Content provided by Robyn Murray, Freelance Writer

Andie Wilkinson was full of energy as a kid. She signed up for every sport she could — often at the encouragement of her parents who were looking for ways to channel her exuberance. She ran track; played soccer, softball, and basketball; she was a cheerleader and a gymnast. Basically: “I played everything,” she said.

Wilkinson was the captain of her soccer and track teams, and the experience of playing for a team shaped her thinking. “It helped me learn how to be responsible for other people,” she said, “and motivate them to do their best.” She was also influenced by the example set by her parents – to stand up for others and live life honestly. Now Wilkinson channels her energy into raising her kids and working at a company where integrity counts.


Wilkinson grew up in St. Louis, Missouri. She lived near a lake and a stretch of woods, which she spent hours exploring with her brother. She remembers her mom hustling them out the door after school, and they didn’t come home until dinner. “We’d just play,” she said. “We were always doing something outside.”

Her father worked as a general manager for an insurance company and was also an elder at her church. Her mom stayed at home, and together they taught their kids the importance of integrity and standing up for people. “I heard stories about my dad rallying around a kid at school who was getting beat up,” she said, “and my mom would always talk to us about bullying and encourage us to sit with the person who was eating alone at school.” Wilkinson says her parents set an example she strives to live up to in work and in life. “My parents are just good people,” she said. “There’s no room for anything other than being straightforward and honest. I could only hope to be half the person they are.”

After high school, Wilkinson got offers to play soccer and run track in college, but she was burned out on sports and looking for something new. She attended the University of Missouri where she earned an interdisciplinary degree in business, psychology, and sociology. She was interested in human nature and understanding what makes people tick. She had originally intended to study psychology and sociology, but her dad convinced her to add business to the mix.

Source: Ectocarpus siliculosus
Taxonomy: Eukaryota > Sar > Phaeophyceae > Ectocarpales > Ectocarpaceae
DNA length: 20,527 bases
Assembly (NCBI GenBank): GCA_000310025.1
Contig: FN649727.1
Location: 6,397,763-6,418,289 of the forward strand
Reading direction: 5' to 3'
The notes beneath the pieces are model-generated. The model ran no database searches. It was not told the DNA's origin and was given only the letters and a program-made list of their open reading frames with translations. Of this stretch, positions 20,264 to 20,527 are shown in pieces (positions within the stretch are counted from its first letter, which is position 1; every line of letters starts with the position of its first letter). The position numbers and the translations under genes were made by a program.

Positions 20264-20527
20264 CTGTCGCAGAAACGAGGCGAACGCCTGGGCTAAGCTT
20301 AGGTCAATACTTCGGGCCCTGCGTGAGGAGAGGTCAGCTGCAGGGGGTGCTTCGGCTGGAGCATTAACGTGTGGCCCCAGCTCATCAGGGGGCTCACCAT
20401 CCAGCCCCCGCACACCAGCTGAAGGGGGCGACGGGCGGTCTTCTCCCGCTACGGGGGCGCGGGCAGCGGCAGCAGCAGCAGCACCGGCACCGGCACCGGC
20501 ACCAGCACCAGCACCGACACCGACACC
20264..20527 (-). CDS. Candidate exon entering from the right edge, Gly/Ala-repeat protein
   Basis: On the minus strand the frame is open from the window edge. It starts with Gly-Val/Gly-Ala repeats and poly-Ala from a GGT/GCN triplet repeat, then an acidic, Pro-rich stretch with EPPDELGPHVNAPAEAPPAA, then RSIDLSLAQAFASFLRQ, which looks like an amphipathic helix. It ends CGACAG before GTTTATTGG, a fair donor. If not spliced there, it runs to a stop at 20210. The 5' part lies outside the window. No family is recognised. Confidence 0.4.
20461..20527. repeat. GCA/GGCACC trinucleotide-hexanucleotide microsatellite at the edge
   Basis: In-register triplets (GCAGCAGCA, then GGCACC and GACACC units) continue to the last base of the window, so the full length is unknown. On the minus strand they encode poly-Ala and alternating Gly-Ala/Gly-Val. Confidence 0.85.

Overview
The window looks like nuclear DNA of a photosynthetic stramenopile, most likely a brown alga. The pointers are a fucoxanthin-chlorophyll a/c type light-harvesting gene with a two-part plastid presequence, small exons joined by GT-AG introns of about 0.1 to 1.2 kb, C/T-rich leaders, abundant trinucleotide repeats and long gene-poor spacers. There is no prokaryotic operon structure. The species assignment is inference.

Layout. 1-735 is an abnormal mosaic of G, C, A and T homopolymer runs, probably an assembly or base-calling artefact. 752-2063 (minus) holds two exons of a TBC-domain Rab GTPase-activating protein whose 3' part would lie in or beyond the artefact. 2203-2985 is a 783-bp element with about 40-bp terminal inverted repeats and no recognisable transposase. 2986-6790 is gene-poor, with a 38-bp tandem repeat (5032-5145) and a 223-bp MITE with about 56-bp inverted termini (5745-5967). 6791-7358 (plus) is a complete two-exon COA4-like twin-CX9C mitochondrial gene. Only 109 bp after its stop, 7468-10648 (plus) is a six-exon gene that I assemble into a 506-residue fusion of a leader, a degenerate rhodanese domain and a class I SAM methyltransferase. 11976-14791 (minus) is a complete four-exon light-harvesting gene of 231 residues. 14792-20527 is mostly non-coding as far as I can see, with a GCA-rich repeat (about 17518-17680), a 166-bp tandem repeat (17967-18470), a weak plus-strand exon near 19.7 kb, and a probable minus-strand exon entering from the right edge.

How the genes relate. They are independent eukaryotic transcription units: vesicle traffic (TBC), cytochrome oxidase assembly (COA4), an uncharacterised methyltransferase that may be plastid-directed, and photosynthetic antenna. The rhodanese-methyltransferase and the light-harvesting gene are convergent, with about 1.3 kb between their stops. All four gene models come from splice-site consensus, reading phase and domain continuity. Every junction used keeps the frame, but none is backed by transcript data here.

When she graduated, Wilkinson got a job at a grocery store chain and worked her way up to a district supervisor position where she managed seven stores. She spent time hiring, overseeing the financials, training people, and fixing problems. She loved the job, but it required 70 hours a week, and by the time she got married and started having children, she decided to switch gears.

Wilkinson spent 10 years at home, raising the six children she and her husband have between them. When she got back to work, she took a job at First National Bank in billing resolution where she fought on behalf of clients when there were charge discrepancies. “It was my job to go to bat for them,” she said. That urge to stand up for people found a new outlet in 2005 when she got a call from a friend who said she’d be a perfect fit for a position at CLS Investments. The company was looking for an internal wholesaler to cover the Northeast territory, and Wilkinson was up for it.

The job was in sales, but Wilkinson says it’s not just about the numbers at CLS. “The company has a lot of integrity,” she said. “They’re really good about letting me sell what I’m comfortable with.” Wilkinson says she enjoys the financial industry because she learns something new every day, and she enjoys working with advisors who appreciate her straightforward style. “There’s no back and forth between what I want to say and what I should say,” she said. “I sell what I think is right, and I think that helps advisors understand they can get the truth from me.”

Outside of work, Wilkinson keeps busy at home — working on house projects, painting and fixing things, or working in the garden. Or, of course, taking care of her kids and shuttling them back and forth between their various sports and activities. They’re energetic, just like their mom, and life is busy — just the way she likes it.